Bats may provide clues for treating COVID-19
With shades of Mary Shelley’s caged imagination, a handful of researchers in Singapore, trapped in lockdown by the pandemic, have turned their thoughts to an animal whose peculiar relationships with viruses may provide a clue for treating COVID-19: the bat.
Bats, while not our enemy, do happen to carry a number of diseases we consider particularly nasty — rabies, the fearsome Marburg and Ebola, and Hendra virus. But while these diseases are devastating in human beings, bats seem able to live with most of them just fine.
Could this ability, the scientists wondered, provide insights into treating COVID-19?
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University of Rochester researchers Vera Gorbunova and Andrei Seluanov found themselves in Singapore in March, before the lockdowns began. Caught up in the COVID-19 response, the married biology professors quarantined with Brian Kennedy, director of the Centre for Healthy Aging at the National University of Singapore.
Gorbunova and Seluanov have studied disease resistance and lifespan in numerous long-lived mammals, including the hideously odd naked mole rat. The trio of scientists got to talking about bats, which (despite their virus-riddled reputation) can live up to 30 years.
“We’ve been interested in longevity and disease resistance in bats for a while, but we didn’t have the time to sit and think about it,” Gorbunova told the University, in a press release.
“Being in quarantine gave us time to discuss this, and we realized there may be a very strong connection between bats’ resistance to infectious diseases and their longevity. We also realized that bats can provide clues to human therapies used to fight diseases.”
In a review article published in Cell Metabolism, researchers outlined how bat’s longevity and disease resistance might help doctors treating COVID-19 and other pandemic viruses.
According to Seluanov, while there have been studies on bat’s immune systems and long lives, this is the first article that considers the two together.
Bats are unusual, to say the least. Wildly diverse, highly social, and gifted with the unique-for-a-mammal ability of flight, bats also live unusually long lives for their size. Generally speaking, the smaller the creature, the shorter the life, but some bats live for decades.
And when it comes to viruses, bats have adapted to reduce both viral replication and inflammation.
Gorbunova and Seluanov have found inflammation to be consistently key in aging and age-related diseases. Alzheimer’s, cancers, rheumatoid arthritis, and cardiovascular disease all cause inflammation.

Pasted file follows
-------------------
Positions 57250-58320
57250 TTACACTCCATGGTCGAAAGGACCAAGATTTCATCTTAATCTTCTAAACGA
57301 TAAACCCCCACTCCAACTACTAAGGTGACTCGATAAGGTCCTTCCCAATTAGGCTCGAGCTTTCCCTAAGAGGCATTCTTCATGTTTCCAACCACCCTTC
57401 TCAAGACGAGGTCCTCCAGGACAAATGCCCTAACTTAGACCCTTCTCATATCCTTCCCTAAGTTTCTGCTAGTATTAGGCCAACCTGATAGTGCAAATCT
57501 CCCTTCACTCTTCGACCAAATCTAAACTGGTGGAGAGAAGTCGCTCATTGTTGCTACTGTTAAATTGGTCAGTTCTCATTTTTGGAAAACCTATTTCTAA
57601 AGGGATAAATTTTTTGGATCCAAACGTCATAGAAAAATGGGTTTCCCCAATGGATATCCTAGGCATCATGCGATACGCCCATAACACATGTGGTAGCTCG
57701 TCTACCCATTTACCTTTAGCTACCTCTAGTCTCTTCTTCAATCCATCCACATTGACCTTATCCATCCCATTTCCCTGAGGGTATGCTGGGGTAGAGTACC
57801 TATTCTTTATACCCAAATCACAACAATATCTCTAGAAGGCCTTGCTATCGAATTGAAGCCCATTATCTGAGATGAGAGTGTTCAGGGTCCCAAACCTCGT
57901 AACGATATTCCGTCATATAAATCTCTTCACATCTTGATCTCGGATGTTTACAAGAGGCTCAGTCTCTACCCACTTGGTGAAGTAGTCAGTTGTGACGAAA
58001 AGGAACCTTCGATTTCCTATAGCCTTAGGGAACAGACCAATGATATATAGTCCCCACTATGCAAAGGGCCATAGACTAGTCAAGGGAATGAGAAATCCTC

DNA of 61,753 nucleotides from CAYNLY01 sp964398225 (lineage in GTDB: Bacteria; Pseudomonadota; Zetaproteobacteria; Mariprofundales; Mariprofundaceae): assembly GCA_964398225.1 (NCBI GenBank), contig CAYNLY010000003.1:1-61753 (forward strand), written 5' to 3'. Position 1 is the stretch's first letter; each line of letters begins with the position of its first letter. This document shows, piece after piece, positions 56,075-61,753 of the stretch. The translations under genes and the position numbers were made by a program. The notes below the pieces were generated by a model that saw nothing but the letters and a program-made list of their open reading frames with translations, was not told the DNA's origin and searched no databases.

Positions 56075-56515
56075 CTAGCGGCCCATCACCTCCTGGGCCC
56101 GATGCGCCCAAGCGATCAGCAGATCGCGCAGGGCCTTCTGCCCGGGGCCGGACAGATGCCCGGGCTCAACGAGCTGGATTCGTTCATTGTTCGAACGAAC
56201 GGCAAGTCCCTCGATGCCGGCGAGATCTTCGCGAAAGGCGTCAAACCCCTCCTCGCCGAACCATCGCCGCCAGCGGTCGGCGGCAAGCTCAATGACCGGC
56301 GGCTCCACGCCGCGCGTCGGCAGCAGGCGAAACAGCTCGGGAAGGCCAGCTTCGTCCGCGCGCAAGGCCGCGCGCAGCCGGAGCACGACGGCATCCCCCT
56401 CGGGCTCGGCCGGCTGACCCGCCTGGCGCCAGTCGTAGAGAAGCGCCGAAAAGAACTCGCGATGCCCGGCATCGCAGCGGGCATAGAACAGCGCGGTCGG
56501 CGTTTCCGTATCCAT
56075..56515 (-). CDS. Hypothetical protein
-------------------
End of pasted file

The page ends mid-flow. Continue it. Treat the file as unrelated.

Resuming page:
Evidence suggests that COVID-19’s unusual immune response — basically, it runs roughshod in a cell, while letting it call for immune system reinforcements as much as it wants — can lead to a cytokine storm. Caused by an immune reaction gone haywire, a cytokine storm can be fatal.
Inflammation is one of the key effects of the storm.
Flight and Friends
The question, then, is how do bats do it? What makes them able to tamp down inflammation?
One possibility is their hallmark ability: flight. Being able to fly requires an animal to be able to handle rapid temperature changes in their body, explosive surges in metabolism (flying is hard!), and molecular damage. Like how Aquaman’s adaptations to the deep sea make him super strong and durable on land, perhaps being able to handle the rigors of flight have also helped the bats resist viruses.
When it comes to viruses, bats have adapted to reduce both viral replication and inflammation.
Bats’ tendency to live in dense colonies, packed in cheek-by-wing and carpeting their homes with guano, could be another factor.
“Bats are constantly exposed to viruses,” Seluanov told the University of Rochester. “They are always flying out and bringing back something new to the cave or nest, and they transfer the virus because they live in such close proximity to each other.”
That constant flow of viruses means their immune system is always fighting; this evolutionary arms race may have helped develop their enviable ability to fight without triggering too much inflammation — and in turn, live longer lives.
Humans, the researchers argue, are moving towards behavior patterns that resemble bats. We cluster together in dense communities, and travel — using our own gift of flight — across vast distances, potentially exposing ourselves to new viruses, which we then pass on to others.
When considering this social trend and the role inflammation and age plays in COVID-19, studying the bat’s immune system could provide targets for new ways of treating COVID-19. The inflammation-associated genes that bats have mutated or completely gotten rid of could potentially be inhibited in humans, for example.
“Humans have two possible strategies if we want to prevent inflammation, live longer, and avoid the deadly effects of diseases like COVID-19,” Gorbunova said. “One would be to not be exposed to any viruses, but that’s not practical. The second would be to regulate our immune system more like a bat.”
By adapting batty methods, the researchers propose, we may be able to better fight for our pandemic future.